Tattered leaves blow in the wind: red, orange, yellow, a few still green, torn prematurely from their lofty perches.
What secrets talents leaves possess.
It is autumn now. Even though summer has hung on stubbornly the last few weeks, it is time to give up, to let the flowers die a natural, withered death without water, allow the litter of leaves to lie in mounds until the branches are bare and cleanup is a possibility.
Still, some plants struggle to put out new life; the moonflower, which waited so long to bloom, has more flower buds now than at any time over the past season. We have already had frost and her leaves have been damaged where the ice crystals touched them. I haven`t watered, so many other leaves are yellow or even drying out and turning brown. The patio raspberry, too, has been putting out bundles of
It is a golden and crimson world. The Amur maple is suddenly brightly orange because the sunlight has been able to reach her as the poplar leaves fall. No sun, no colour. The long, warm days of the past month have drawn out the pigments of all the trees in a parade of burning brilliance.
In the back yard, the apple tree is still mostly green, a contrast to its neighbour, the Amur chokecherry with its few limp, lemon and lime leaves reluctantly clinging to the sparsely decorated branches.
In my office as I write, the sun reflects its golden blaze off the orange Amur leaves, lending a cinnamon glow to the room, an image impossible to capture on a mere digital camera lens, but one that is burnt on to my retina.
Thinking of fall colour reminds me of my guest on CJOB this morning. Yusuf Chaman works with Ten Thousand Villages. His family started the artisan rug making organization called Bunyaad (meaning foundation) to provide fair trade employment for Pakistani villagers. He told me that certain gifted rug makers in Pakistan remember how to weave a rug using more than mere cognitive abilities and a pattern similar to what i used by knitters. The learning starts young and is developed through practice fed by desire-to-do. Yusuf remembers being rewarded for doing well with his homework by being allowed to tie five knots on his father`s loom.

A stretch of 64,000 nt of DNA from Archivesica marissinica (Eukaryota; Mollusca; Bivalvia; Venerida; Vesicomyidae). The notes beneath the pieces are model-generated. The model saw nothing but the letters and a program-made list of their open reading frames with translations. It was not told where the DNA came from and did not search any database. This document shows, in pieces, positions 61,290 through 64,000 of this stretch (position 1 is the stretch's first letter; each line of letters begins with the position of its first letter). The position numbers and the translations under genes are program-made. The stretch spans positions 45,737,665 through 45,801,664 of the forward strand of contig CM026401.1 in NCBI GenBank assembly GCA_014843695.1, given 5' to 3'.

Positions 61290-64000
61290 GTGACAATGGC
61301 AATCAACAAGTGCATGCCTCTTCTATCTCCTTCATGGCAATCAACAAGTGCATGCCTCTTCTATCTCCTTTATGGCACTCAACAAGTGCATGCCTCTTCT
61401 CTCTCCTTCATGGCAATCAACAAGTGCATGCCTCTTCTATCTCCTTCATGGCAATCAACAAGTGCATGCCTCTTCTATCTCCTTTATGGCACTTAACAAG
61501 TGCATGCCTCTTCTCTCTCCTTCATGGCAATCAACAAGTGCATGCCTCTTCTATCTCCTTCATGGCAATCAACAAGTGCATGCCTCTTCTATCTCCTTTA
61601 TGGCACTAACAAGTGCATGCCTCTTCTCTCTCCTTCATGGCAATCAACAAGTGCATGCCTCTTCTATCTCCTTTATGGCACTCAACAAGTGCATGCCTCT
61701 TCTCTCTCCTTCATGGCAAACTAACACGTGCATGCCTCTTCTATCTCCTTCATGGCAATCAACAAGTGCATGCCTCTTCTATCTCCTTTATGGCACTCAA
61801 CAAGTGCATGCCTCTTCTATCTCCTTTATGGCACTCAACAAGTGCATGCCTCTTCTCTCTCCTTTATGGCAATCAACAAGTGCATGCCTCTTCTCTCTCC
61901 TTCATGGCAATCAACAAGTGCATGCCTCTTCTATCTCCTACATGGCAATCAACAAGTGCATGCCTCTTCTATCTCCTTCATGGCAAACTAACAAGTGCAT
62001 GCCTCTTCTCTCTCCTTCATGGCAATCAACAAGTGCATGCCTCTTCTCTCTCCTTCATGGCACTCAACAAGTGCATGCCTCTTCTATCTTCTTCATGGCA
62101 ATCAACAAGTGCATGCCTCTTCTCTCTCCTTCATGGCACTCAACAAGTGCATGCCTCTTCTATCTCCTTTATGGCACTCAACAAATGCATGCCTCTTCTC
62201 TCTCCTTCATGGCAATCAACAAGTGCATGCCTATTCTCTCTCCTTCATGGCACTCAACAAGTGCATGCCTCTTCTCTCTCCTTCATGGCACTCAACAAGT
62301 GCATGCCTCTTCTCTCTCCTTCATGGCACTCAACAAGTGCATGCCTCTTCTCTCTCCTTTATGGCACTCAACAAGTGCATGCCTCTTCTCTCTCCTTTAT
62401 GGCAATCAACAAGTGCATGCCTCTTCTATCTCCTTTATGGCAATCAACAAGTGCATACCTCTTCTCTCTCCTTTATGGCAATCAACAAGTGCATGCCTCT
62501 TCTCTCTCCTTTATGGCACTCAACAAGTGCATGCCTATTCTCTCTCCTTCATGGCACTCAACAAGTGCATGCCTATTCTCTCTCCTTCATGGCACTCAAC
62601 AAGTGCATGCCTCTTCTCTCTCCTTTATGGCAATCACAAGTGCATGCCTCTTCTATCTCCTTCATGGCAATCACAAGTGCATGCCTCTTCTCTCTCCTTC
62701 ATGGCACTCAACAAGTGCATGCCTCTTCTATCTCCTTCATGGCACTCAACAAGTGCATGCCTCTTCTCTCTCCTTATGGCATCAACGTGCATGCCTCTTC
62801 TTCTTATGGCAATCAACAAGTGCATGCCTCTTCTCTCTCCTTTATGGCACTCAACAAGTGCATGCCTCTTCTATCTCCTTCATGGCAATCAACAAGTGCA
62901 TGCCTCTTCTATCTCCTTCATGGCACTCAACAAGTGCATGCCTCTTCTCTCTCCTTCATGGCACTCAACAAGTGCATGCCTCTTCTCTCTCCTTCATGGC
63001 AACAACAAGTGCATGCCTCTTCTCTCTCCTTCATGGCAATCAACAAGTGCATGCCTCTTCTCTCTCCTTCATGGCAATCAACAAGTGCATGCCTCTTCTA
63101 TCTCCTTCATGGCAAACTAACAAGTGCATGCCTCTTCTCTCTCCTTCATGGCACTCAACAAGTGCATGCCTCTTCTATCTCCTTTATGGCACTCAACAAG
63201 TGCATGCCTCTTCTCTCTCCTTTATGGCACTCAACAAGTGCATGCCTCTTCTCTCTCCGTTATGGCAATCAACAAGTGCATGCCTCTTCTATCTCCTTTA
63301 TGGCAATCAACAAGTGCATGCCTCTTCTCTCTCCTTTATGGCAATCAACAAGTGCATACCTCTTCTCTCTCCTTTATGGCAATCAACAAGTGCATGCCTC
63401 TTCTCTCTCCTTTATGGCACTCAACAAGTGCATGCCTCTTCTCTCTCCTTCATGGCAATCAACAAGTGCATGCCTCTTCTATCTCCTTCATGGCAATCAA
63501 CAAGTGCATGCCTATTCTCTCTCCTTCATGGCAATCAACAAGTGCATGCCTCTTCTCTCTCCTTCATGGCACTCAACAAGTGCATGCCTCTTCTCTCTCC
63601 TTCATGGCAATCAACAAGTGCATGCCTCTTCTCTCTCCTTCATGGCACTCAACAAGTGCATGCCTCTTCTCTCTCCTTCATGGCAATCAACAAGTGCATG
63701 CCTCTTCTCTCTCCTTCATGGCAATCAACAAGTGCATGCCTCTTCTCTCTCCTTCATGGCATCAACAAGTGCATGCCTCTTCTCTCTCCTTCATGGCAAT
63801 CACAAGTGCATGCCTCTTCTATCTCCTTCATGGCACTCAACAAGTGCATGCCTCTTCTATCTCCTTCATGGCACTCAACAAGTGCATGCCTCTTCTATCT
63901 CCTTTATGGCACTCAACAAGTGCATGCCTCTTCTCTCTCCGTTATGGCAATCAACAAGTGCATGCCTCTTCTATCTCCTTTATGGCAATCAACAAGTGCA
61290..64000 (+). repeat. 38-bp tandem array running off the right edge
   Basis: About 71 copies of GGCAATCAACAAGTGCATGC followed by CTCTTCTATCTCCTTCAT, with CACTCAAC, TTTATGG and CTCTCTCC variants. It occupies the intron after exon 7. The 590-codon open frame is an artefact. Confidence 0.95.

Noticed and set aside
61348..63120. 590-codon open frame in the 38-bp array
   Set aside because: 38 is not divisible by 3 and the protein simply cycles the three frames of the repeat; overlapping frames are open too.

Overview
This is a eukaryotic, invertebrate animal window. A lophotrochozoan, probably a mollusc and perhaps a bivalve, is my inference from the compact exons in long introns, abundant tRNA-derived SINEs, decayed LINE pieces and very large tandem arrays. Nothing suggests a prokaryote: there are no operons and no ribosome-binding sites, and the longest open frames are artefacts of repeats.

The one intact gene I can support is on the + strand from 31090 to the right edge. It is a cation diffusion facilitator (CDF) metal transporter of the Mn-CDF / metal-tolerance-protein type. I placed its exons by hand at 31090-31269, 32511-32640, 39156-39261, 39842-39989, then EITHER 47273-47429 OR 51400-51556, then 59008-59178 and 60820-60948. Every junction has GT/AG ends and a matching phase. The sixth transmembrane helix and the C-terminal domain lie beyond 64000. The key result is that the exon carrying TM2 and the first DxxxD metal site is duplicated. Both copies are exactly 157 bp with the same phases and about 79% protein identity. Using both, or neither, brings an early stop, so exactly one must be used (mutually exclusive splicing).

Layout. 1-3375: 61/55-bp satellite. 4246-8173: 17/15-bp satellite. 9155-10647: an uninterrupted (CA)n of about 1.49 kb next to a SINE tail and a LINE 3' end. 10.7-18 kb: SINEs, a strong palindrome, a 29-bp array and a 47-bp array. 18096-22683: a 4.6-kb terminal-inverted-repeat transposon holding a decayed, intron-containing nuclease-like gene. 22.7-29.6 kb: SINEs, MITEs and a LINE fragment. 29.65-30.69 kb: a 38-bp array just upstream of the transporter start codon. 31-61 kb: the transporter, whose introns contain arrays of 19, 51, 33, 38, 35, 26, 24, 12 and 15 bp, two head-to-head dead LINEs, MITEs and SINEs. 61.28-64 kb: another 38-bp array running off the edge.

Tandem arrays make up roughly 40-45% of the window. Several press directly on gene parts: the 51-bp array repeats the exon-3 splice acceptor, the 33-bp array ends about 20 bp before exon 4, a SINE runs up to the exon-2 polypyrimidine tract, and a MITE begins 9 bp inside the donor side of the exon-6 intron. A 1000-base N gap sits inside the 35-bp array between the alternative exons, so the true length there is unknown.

For some, though, the expertise is nurtured by a deeply embedded mathematical skill that can be ultimately transferred to the fingers of the rug maker, allowing some of them to automatically assign colours and count threads and knots; the finest rugs can have up to 2,500 in a square inch, taking a person his whole lifetime to complete one 9` by 12` rug. Even in the more common, 500 knots-per-square-inch rug, says Yusuf, the rug maker knows that in his lifetime, he will make no more than about 16 rugs. Perfection is the goal, each attempt better than the last.
To design the rugs, the people draw inspiration from nature, from the colour of leaves in autumn, and freshly sprouting plants in spring; from the blue of the sky and the varying yellows of the sun as it travels through the seasons. And in the villages, they still draw much of their colour from the bounty around them: red from pomegranate skins, yellows and browns from onion skins, walnut shells and marigolds, and blue from the magical indigo plant (Indigofera tinctoria) of Southeast Asia.
It is a bit of a weedy plant belonging to the pea family, but it has been delivering the dark blue dye for thousands of years. It is not the only plant to contain this magic. There are many others. In Europe and Britain, the colour blue was obtained from the leaves of woad (Isatis tinctoria), a brassica, which produces umbels of yellow flowers. In North America, the native species is Indigofera caroliniana.
Blue dye from these plants can be obtained by soaking the leaves in water, introducing as much oxygen as possible by beating or paddling the water, then allowing the mixture to settle. The blue dye will fall to the bottom and the water on top can be siphoned off, leaving the sediment, which can be stored as powder or a cake.
To use the dye, an alkali such as sodium hydroxide, baking soda, lye — even urine — must be introduced to the dye vat to release the colour into water where it can be transferred to natural fibres such as wool, silk or cotton.
This complicated process stirs wonder in my mind as I think of what amazing plant knowledge and powers of perception the people of the past must have possessed to unlock such secrets.